Oman sees biggest Gulf clash risk in Strait of Hormuz

Iran cannot legally close the Strait of Hormuz unilaterally because part of it is in Omani territorial waters. (AFP)
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Updated 16 February 2020

Oman sees biggest Gulf clash risk in Strait of Hormuz

  • The waterway between Iran and Oman is the conduit for some 30 percent of all crude and other oil liquids traded by sea
  • Friction between Iran and the West had led several nations to send task forces to guard shipping there

MUNICH: The risk of a military confrontation is higher in the Strait of Hormuz than anywhere else in the Gulf region, Oman’s foreign minister said, due in part to the growing number of military vessels from different countries that are guarding it.
The waterway between Iran and Oman — 33 kilometers wide at its narrowest point — is the conduit for some 30 percent of all crude and other oil liquids traded by sea.
Friction between Iran and the West had led several nations to send task forces to guard shipping there, and Washington has blamed Tehran for attacks on international merchant vessels in or near the area, something Tehran denies.
“There are a lot of military ships in the Hormuz (area) and our concern is there could be a mistake,” Minister of State for Foreign Affairs Yousuf bin Alawi bin Abdullah said late on Saturday at the Munich Security Conference.
That would make that area the riskiest flashpoint in the Gulf over the coming months, he added.
Iran cannot legally close the Strait of Hormuz unilaterally because part of it is in Omani territorial waters. However, ships that sail it pass through Iranian waters, which are under the responsibility of Iran’s Islamic Revolutionary Guards Navy.
Tehran has also threatened reprisals for the Jan. 3 killing of its top military commander, Qassem Soleimani, in a US drone strike, though regional analysts have said that is unlikely to involve an intervention in the Strait.
Washington, which in 2018 decided to pull out of an international nuclear deal with Iran and re-impose sanctions on it, is leading a naval mission to protect oil tankers and cargo ships that includes Britain.
France leads a separate European mission, and Japan, Russia, South Korea and China have also sent naval assets to the region.
There have been periodic confrontations between the Iranian Guards and the US military in the Gulf in recent years. US officials have said closing the Strait would be crossing a “red line” and America would take action to reopen it.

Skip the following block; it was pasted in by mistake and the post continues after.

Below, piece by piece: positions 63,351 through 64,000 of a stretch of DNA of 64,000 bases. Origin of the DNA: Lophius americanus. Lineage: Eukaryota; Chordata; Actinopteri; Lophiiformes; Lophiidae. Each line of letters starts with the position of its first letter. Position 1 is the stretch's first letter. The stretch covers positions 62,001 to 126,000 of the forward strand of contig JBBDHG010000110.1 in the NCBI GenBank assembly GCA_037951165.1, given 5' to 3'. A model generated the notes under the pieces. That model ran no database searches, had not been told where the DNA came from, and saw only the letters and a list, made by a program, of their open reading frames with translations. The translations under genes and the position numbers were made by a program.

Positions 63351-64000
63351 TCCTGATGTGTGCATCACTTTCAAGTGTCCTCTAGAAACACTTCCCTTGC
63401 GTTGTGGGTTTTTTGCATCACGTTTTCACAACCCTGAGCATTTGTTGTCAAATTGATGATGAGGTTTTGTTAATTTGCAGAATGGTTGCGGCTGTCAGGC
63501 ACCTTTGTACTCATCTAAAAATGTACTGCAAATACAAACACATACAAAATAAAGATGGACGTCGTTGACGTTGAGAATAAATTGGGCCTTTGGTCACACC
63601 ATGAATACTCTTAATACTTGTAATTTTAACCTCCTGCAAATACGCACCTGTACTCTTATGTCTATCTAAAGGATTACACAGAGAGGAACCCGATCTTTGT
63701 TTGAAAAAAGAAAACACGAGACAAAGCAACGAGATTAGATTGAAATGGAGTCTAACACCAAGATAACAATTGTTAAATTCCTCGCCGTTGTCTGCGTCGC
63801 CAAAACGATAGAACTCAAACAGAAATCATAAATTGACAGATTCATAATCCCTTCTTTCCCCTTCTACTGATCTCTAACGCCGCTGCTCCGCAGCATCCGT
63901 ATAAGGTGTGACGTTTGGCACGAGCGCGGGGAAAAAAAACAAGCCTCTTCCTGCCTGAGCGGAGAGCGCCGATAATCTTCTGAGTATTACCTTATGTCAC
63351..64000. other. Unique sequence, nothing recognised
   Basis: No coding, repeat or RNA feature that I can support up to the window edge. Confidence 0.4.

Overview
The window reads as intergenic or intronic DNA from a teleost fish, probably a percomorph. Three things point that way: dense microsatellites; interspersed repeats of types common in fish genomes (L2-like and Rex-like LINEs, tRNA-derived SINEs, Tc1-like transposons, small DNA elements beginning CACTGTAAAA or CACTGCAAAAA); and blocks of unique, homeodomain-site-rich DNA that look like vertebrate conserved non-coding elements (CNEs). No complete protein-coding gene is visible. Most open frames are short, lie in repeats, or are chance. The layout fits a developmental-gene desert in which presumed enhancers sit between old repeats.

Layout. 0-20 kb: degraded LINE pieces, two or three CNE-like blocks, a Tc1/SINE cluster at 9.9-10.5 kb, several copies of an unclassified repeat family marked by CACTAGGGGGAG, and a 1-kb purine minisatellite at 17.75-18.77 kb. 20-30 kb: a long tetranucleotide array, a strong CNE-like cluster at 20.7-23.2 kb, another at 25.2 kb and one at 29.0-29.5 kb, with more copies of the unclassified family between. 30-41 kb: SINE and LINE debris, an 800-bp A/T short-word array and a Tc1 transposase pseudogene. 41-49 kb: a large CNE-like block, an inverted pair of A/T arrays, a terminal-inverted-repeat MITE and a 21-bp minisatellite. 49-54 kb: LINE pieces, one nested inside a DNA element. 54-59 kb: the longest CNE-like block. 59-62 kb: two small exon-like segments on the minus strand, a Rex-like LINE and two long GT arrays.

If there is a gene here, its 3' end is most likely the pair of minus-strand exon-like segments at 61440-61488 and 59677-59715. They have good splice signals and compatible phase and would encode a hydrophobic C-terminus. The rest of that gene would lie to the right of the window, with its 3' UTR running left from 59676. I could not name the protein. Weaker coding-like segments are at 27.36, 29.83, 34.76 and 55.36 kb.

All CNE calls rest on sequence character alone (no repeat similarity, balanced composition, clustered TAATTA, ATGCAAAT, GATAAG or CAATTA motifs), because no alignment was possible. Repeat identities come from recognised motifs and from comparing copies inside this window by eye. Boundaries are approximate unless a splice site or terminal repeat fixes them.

“The only thing for Kuwait, Bahrain and Qatar is the Strait of Hormuz and if it is blocked, we will all be in trouble so that’s why it is important to maintain the safeguard of maritime navigation,” Kuwait’s foreign minister Sheikh Ahmad Nasser Al-Mohammad Al-Sabah told the same conference.


Fire breaks out at petrochemical facility in southwest Iran

Updated 12 July 2020

Fire breaks out at petrochemical facility in southwest Iran

  • The fire was caused by an oil leak but did not lead to any casualties or financial damage

A fire broke out at a facility belonging to the Shahid Tondgooyan Petrochemical Company in southwest Iran but was quickly contained, the official IRNA news agency reported on Sunday, citing a local official.
The fire was caused by an oil leak but did not lead to any casualties or financial damage, Mohsen Beyranvand, the governor of Mahshahr county said, according to IRNA.
Beyranvand described the fire as minor and said it was put out in less than ten minutes.
There have been several explosions around Iranian military, nuclear and industrial facilities since late June.
A gas explosion shook a residential building in Iran’s capital Tehran on Saturday, injuring one person, the semi-official ISNA news agency quoted the city fire department as saying.
A chlorine gas leak occurred at a unit of the Karoon petrochemicals plant near the port of Bandar Imam Khomeini on the Gulf on July 4, injuring dozens, the semi-official ILNA news agency reported. (Reporting by Babak Dehghanpisheh, editing by Louise Heavens)